What it Means When You Don’t Show Up

Home Resources Articles What it Means When You Don’t Show Up
Diversity, Equity, and Inclusion

We’re at a critical inflection point in our history, and what many of us have come to realize is that it’s more important than ever to show up. The good news is that there are a lot of ways to do this. First here are some ways it can look like when you don’t show up:

  • Someone says something offensive to or about an underrepresented group or group member and you walk away
  • You ask your Black colleagues if they can help teach you and/or help you understand how to be anti-racist, be less offensive, etc.
  • You don’t attend events because you may be in the minority and worry that will be uncomfortable for you
  • You worry you’ll say the wrong thing after an important moment involving racism, so you don’t say anything at all
  • You’ll choose the person who is more like you than unlike you when you hire someone, because it’s just easier
  • You only invite people who are like you to lunch, to a meeting, to an event, because it’s more comfortable
  • You don’t engage on social media by following, retweeting, liking, and sharing the voices of those from marginalized or underrepresented groups
  • You get defensive if someone expresses concern over something you said or did that was seen as offensive
  • You don’t give that stretch assignment to an employee with a marginalized identity, and instead you give it to your work friend
  • You talk more than you listen

Here’s what it means 

Not showing up means that even if you aren’t actively taking the side of an aggressor, you are implicitly doing that by not standing up for the person being attacked (whether that attack is carried out explicitly or implicitly). It can be scary to stand up for others. And you know what? You’re right. But what’s scarier is being the person attacked. Or ignored. Or judged unfairly. So here are some simple ways you can show up for others.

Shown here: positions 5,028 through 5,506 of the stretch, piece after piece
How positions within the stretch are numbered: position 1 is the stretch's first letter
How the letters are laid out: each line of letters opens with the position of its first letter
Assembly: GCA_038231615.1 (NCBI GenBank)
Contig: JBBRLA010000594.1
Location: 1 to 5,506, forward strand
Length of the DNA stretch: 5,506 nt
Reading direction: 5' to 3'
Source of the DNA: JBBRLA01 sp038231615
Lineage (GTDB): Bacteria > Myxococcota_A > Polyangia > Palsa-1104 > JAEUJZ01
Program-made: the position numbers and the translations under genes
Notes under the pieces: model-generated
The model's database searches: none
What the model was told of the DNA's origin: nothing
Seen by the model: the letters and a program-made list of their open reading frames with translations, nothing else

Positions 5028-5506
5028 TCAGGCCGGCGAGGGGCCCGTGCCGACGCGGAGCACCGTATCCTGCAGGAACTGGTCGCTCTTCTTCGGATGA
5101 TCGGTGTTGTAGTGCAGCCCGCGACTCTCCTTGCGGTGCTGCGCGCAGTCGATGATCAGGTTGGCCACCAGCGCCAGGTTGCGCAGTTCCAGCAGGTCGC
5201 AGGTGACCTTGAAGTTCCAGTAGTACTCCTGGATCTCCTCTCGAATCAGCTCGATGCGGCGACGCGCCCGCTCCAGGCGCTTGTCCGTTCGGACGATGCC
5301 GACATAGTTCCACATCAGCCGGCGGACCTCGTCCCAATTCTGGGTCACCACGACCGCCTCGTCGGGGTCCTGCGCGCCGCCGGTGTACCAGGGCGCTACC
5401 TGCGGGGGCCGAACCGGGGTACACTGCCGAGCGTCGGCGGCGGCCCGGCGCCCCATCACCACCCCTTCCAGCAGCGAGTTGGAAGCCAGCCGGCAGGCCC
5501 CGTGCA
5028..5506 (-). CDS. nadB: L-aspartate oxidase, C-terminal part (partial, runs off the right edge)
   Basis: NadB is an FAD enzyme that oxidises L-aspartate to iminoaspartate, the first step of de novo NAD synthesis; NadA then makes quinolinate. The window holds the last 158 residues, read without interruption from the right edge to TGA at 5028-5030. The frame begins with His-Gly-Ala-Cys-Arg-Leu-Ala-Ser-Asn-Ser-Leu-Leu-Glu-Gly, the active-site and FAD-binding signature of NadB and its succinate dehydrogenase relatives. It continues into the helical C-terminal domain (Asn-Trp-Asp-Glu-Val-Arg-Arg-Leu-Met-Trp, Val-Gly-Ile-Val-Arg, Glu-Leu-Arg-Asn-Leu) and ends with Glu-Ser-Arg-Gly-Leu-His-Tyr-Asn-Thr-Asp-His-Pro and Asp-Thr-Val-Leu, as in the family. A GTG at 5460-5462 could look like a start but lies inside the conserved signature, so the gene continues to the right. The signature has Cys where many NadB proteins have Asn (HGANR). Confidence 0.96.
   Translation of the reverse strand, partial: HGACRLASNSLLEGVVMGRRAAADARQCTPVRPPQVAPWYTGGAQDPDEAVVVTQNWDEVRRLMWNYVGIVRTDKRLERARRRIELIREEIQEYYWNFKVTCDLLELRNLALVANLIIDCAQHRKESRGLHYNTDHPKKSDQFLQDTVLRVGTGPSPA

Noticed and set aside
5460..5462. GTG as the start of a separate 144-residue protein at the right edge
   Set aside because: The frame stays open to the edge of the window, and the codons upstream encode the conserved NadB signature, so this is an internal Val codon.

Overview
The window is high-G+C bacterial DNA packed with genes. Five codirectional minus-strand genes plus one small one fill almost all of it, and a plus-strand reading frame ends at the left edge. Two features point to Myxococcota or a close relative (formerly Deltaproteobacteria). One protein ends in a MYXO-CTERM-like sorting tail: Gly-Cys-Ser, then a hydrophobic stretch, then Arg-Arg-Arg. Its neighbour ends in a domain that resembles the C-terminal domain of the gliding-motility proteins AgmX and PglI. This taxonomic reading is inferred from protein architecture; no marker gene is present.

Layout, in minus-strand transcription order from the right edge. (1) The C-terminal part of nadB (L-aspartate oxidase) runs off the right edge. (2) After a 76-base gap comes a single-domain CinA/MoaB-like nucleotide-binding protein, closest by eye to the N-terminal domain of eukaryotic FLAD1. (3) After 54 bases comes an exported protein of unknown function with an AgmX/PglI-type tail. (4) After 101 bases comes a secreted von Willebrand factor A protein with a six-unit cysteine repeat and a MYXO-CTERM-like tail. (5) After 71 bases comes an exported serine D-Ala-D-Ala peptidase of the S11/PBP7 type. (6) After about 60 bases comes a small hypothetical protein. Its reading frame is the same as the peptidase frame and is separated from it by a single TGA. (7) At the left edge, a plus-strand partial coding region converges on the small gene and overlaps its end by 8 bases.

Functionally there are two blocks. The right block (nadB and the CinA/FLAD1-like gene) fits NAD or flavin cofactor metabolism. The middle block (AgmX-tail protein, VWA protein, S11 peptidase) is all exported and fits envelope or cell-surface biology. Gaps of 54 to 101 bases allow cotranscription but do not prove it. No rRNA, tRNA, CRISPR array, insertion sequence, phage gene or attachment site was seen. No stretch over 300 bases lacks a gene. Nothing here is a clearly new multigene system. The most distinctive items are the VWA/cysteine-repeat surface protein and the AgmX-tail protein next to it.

• Educate yourself. You can use social media, read books, watch documentaries, and lately, just walk outside if you live in a city. Learn about the history of oppression in the United States. It’s a complex and incredibly challenging country, which makes it both uniquely wonderful and in some very important ways, absolutely horrific.
  • Lift people up who don’t look like you. If you’re a manager, you can offer stretch assignments to employees who have been traditionally overlooked. Endorse them publicly. If you’re a colleague, and you see someone being talked over, remind the group that they’re speaking. 
  • Consider your biases when you’re hiring, promoting, and even engaging in non-work banter. Can you have a conversation with a Black person or another person of color without you bringing up race? Can you put aside that burden on them? Imagine if you’re a white woman and a white man starts saying things like, wow, #metoo, am i right? Let’s get INTO it! And you’re just going for some coffee in the work kitchen.
  • Get out of your comfort zone. Challenge someone when they say something offensive. It doesn’t have to be aggressive. Ask them what they meant by that. If they said it was a joke, let them know it wasn’t funny. These conversations can take place in person or on the internet! (Facebook group discussion threads, anyone?) If you see someone being harassed or bullied, go up to the person who is being attacked and ignore the bully. Physically stand with or in front of (shielding) the other person. Go to a protest or rally (with a mask, now, though please) and physically show your support.

We hope you find this helpful and if you want to learn more ways to show up, reach out to us anytime.